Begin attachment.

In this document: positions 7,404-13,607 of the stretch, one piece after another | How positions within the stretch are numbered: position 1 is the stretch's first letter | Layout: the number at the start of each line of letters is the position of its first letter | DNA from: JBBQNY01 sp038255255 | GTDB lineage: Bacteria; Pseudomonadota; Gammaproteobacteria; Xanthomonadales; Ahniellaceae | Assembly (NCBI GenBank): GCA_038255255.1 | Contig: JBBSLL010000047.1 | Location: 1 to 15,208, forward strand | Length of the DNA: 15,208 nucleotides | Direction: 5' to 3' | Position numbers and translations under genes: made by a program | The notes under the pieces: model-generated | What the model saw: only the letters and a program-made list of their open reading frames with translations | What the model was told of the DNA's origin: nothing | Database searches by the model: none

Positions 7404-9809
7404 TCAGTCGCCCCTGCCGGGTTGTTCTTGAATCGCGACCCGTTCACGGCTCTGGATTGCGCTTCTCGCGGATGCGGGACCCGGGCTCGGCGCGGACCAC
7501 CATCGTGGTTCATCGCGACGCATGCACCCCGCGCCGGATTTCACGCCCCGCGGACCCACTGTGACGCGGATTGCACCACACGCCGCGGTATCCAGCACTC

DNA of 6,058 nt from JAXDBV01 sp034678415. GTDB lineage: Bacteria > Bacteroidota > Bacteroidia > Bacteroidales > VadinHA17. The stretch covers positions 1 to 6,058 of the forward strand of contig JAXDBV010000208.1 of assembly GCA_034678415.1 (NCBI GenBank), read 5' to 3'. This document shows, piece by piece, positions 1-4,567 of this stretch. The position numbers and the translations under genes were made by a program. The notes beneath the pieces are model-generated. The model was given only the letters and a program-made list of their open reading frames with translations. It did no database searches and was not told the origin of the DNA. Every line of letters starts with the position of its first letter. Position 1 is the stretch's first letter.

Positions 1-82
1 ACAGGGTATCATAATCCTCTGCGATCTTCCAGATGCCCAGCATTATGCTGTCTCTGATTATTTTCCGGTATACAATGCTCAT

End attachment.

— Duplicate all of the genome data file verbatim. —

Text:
In this document: positions 7,404-13,607 of the stretch, one piece after another | How positions within the stretch are numbered: position 1 is the stretch's first letter | Layout: the number at the start of each line of letters is the position of its first letter | DNA from: JBBQNY01 sp038255255 | GTDB lineage: Bacteria; Pseudomonadota; Gammaproteobacteria; Xanthomonadales; Ahniellaceae | Assembly (NCBI GenBank): GCA_038255255.1 | Contig: JBBSLL010000047.1 | Location: 1 to 15,208, forward strand | Length of the DNA: 15,208 nucleotides | Direction: 5' to 3' | Position numbers and translations under genes: made by a program | The notes under the pieces: model-generated | What the model saw: only the letters and a program-made list of their open reading frames with translations | What the model was told of the DNA's origin: nothing | Database searches by the model: none

Positions 7404-9809
7404 TCAGTCGCCCCTGCCGGGTTGTTCTTGAATCGCGACCCGTTCACGGCTCTGGATTGCGCTTCTCGCGGATGCGGGACCCGGGCTCGGCGCGGACCAC
7501 CATCGTGGTTCATCGCGACGCATGCACCCCGCGCCGGATTTCACGCCCCGCGGACCCACTGTGACGCGGATTGCACCACACGCCGCGGTATCCAGCACTC

DNA of 6,058 nt from JAXDBV01 sp034678415. GTDB lineage: Bacteria > Bacteroidota > Bacteroidia > Bacteroidales > VadinHA17. The stretch covers positions 1 to 6,058 of the forward strand of contig JAXDBV010000208.1 of assembly GCA_034678415.1 (NCBI GenBank), read 5' to 3'. This document shows, piece by piece, positions 1-4,567 of this stretch. The position numbers and the translations under genes were made by a program. The notes beneath the pieces are model-generated. The model was given only the letters and a program-made list of their open reading frames with translations. It did no database searches and was not told the origin of the DNA. Every line of letters starts with the position of its first letter. Position 1 is the stretch's first letter.

Positions 1-82
1 ACAGGGTATCATAATCCTCTGCGATCTTCCAGATGCCCAGCATTATGCTGTCTCTGATTATTTTCCGGTATACAATGCTCAT